PM says he will do more to help charities, as public fundraising is paused by regulator

03 Nov 2020 News

Boris Johnson

Flickr: Financial Times

Boris Johnson has promised to do more to support the charity sector through the coming lockdown, while fundraising bodies have said that charities will have to pause public fundraising activities.

England is expected to go into another lockdown from Thursday until at least 2 December. In the House of Commons, Rachael Maskell, Labour's shadow charities minister, asked the prime minister what additional resources will be granted to charities.

Maskell said: “As fundraising opportunities have dried up and retail stores have been closing down, charities themselves are predicted to have a £10bn deficit, and yet are providing more and more services.

“What additional resources will the prime minister bring forward to ensure they can deliver vital services at this time?”

Johnson responded: “We will be doing much more over the winter to support the voluntary sector which is, as she rightly says, doing a fantastic job of helping in this crisis.”


In a statement sent to Civil Society News yesterday, Maskell said: “Charities and social enterprises have all but been forgotten by government following the initial £750m made available on 8 April.  

“This year’s deficit is already projected to exceed £10bn, while this latest lockdown will further harm charity finances as retail outlets close and fundraising events are cancelled. It is time the prime minister recognised the consideration contribution of the sector – which has stepped in like never before during this pandemic.”

Fundraising Regulator and Chartered Institute of Fundraising statement

Meanwhile, the Fundraising Regulator and the Chartered Institute of Fundraising have issued a statement confirming that most public fundraising cannot go ahead.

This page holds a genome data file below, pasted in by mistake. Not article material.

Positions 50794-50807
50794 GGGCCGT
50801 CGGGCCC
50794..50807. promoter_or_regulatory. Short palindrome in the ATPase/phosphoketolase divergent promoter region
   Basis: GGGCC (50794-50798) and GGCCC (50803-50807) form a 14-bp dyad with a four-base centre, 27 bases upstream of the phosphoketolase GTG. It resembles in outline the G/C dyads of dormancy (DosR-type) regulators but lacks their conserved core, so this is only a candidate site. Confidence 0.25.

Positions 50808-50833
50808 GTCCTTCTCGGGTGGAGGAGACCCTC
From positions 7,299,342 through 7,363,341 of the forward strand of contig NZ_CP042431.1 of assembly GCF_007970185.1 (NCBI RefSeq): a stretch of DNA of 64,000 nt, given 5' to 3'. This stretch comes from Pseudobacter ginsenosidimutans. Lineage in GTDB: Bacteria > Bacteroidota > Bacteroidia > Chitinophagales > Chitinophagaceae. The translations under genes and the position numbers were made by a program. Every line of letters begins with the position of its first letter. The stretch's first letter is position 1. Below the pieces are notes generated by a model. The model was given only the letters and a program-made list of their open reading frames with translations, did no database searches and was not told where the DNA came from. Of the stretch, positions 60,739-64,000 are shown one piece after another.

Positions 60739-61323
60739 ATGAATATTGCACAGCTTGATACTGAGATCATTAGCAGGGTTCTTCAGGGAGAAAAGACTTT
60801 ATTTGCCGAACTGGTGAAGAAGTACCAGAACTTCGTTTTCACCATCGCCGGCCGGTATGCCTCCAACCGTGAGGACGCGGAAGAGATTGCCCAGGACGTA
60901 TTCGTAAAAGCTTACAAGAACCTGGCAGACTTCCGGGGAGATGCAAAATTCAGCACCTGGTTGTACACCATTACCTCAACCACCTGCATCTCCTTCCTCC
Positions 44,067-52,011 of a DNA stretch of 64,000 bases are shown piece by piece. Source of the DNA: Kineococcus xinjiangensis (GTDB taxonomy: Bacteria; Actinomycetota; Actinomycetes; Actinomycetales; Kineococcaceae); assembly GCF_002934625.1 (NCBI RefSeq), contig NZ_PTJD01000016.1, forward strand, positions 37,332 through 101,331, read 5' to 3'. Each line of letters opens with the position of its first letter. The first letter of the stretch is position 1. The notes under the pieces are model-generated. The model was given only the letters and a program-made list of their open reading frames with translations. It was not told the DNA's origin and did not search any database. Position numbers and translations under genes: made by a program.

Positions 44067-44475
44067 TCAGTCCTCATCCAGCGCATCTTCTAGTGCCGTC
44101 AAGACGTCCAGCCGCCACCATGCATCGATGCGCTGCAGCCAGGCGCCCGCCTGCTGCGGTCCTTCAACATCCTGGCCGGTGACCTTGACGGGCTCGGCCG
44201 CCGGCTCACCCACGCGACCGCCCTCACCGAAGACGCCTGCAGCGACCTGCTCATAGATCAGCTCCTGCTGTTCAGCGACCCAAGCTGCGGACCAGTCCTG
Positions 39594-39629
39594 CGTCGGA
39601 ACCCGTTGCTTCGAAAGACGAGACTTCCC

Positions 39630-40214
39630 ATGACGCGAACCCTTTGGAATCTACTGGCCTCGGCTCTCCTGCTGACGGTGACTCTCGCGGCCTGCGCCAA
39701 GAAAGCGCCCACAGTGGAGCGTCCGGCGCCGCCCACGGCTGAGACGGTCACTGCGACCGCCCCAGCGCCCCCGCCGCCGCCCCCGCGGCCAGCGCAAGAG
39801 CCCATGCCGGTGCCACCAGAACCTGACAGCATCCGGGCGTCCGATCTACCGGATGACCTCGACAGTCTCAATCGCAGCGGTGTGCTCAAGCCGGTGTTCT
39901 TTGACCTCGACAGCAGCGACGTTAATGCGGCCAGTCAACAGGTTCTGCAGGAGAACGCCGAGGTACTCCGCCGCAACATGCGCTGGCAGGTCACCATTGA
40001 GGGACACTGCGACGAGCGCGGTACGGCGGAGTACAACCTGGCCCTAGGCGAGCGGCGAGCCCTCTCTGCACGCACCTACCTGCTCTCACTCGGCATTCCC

They said: “As new national restrictions begin in England from Thursday 5 November 2020, subject to parliamentary approval, we expect charities and their partners to pause public fundraising activities (including door-to-door, street, and private site fundraising) for the duration of the new restrictions. In other UK nations, fundraising should be carried out in line with the restrictions that apply in each country and according to our guidance.

“These should be reviewed regularly as arrangements may change. In areas where there are tight restrictions in force (for example, the closure of non-essential shops), we similarly expect public fundraising to be paused.”

March promises from government 

When the first lockdown happened, it took some weeks for bespoke financial support for charities to be announced. 

In March, MP Iain Duncan Smith said: “The smallest elements of the voluntary sector who have no reserves are going to lose about £400m during the course of this next few months, and they are going to be the ones that are called upon most for the support in the community to those who suffer.” 

He asked Rishi Sunak, chancellor of the exchequer, to take a close look at what could be done to support the sector. Sunak said that the communities secretary “is talking already to the voluntary sector and we stand ready to provide the support that may be required”.  

However, it was not until 8 April that Rishi Sunak announced £750m in new funding for charities.

In the aftermath of this announcement, the government was criticised by some for being too slow to release the money.

Charity Finance is packed with practical articles and analysis of the latest financial trends, as well as in-depth briefings on technical and legal changes, and benchmarking surveys to help busy finance teams get value for money. Find more information here and subscribe today!



More on